Orignally posted on allwomenalltrails.com you can find the link here
This past weekend I signed up for a guided winter hike through the AMC- Appalachian Mountain Club in the Catskill Mountains of New York. I didn’t know a soul. I never had used snowshoes or microspikes. I never hiked in the Catskills. But I had a great time!
Arriving Friday night after driving straight from work, I checked into my Bed and Breakfast in the cute, little mountain town of Tannersville, NY. Soon after, I headed to the Sunview Motel to meet my fellow hikers in the community room. Upon walking in, I could tell by the scattered groupings of people that they all knew each other and were slightly older than I was ranging to 25- 69.
Jeff and Barbara, the organizers of the trip, allowed us to make introductions and discuss the hikes for Saturday. They were offering Blackhead an 8-mile hike and SouthWest Hunter a 7-mile hike. The mountains were going to be snowy and snowshoes would be needed. Unsure of my capabilities and the unfamiliarity of using snowshoes, I was directed to the SouthWest Hunter hike, which I gladly signed up for. With breakfast plans in the morning, I happily retreated back to the Bed and Breakfast for a good night of rest.
After breakfast at the Village Market & Deli, we met up at 8:15 to carpool to the first hike! About 8 people were going to South West Hunter and about 8 people were going to Blackhead. Before I should continue, I should mention the Catskills has an elite membership club for those who hike 39 of the 3500 peaks in the Catskills and 4 of those (Slide, Panther, Blackhead, and Baslam) must be hiked once in the winter.
Driving up to the trailhead, we were instructed to wear snowshoes. Not having snowshoed before, I was able to borrow an extra pair from Jeff and Barbara. I wasn’t nervous but I also didn’t know what to expect. Another hiker named Michelle said, “Snowshoeing is just like walking.” And she was right! It’s really not that hard. The hardest part is navigating over fallen trees because it can be awkward stepping over logs. It is slightly more physically demanding trekking through the snow. The most challenging part of snowshoeing for me was regulating my body temperature. The goal is not to sweat. It being in the 20s to 30s I figured that was out of the question but it is very possible. I was down to just a long sleeve shirt, no hat, one of the few without gloves on, a base layer, and non-insulated snow pants. The key is to add layers once you stop hiking and immediately take them off as you start to get hot.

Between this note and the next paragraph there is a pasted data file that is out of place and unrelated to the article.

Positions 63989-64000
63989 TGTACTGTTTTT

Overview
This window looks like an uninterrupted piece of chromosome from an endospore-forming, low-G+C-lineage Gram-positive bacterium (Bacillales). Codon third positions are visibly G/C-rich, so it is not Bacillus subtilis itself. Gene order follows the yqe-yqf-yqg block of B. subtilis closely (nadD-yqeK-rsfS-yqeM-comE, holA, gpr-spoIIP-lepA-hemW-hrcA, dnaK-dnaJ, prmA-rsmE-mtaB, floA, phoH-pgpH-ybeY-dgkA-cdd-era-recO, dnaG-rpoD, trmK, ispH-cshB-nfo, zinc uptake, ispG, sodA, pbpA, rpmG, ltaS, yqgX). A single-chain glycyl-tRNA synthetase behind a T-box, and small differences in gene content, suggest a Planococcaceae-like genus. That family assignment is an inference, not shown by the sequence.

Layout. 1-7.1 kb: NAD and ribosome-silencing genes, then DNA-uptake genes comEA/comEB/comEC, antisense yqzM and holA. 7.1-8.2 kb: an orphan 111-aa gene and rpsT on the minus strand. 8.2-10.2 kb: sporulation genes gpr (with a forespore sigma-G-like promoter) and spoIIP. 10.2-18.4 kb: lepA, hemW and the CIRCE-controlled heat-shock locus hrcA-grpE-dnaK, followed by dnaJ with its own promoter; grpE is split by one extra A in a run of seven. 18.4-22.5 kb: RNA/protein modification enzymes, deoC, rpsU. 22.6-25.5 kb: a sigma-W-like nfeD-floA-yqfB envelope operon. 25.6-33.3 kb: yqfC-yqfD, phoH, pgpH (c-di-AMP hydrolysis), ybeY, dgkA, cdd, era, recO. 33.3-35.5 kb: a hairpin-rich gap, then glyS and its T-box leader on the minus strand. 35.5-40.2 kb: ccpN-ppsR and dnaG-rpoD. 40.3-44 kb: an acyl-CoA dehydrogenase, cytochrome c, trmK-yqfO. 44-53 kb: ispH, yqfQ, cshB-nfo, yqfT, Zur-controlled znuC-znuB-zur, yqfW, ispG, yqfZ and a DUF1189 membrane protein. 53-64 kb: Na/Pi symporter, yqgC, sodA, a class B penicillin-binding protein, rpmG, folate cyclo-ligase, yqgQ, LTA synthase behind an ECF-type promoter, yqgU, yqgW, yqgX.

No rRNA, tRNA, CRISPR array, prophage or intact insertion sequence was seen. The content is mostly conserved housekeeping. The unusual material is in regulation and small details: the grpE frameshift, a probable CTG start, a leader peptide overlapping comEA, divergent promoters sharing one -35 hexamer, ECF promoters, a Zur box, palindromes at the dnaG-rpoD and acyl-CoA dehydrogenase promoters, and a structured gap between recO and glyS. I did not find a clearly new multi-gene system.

Jeff said, “You want to start off your hike being uncomfortably cold.”
Some of the peaks have canisters to sign in and register to keep track of your 3500 completed peaks but also for safety. For my group, it was a tradition for someone’s first peak in the Catskills to find the canister and sign it first. I eagerly went ahead to sign.
After SouthWest Hunter, we hit up the West Kill brewery, which had a great view.
The nightly meeting Slide a 6-mile hike and Windham 7 mile hike. I choose slide because the trailhead was closer to home. There were 5 of us total who signed up and everyone else went to Windham. This time I was with two other leaders, Jeff and Judy. I should also mention must of the other hikers were all AMC leaders.
Jeff and Judy informed us that they were wearing microspikes and it was my choice if I wanted to use snowshoes. Snowshoes are best used when there are more than a couple inches of snow on the ground and it has freshly fallen. Microspikes are good for areas that have already packed down snow. This was a heavily trafficked trail and there hadn’t been any fresh snowfall for several days. Microspikes it was! I actually didn’t want to wear snowshoes for several reasons. I never had used microspikes. My calves and quads were sore from using the snowshoes.
Slide mountain hike was even more beautiful than the last. Slide is the highest peak of the Catskills and lucky for us it had fresh snow at its peak. Every evergreen was snow covered and had icicles dangling from its limbs.
With it being my second group hiking experience, I’m a fan and even bigger fan of winter hiking. There will definitely be more snowy traverses in my future.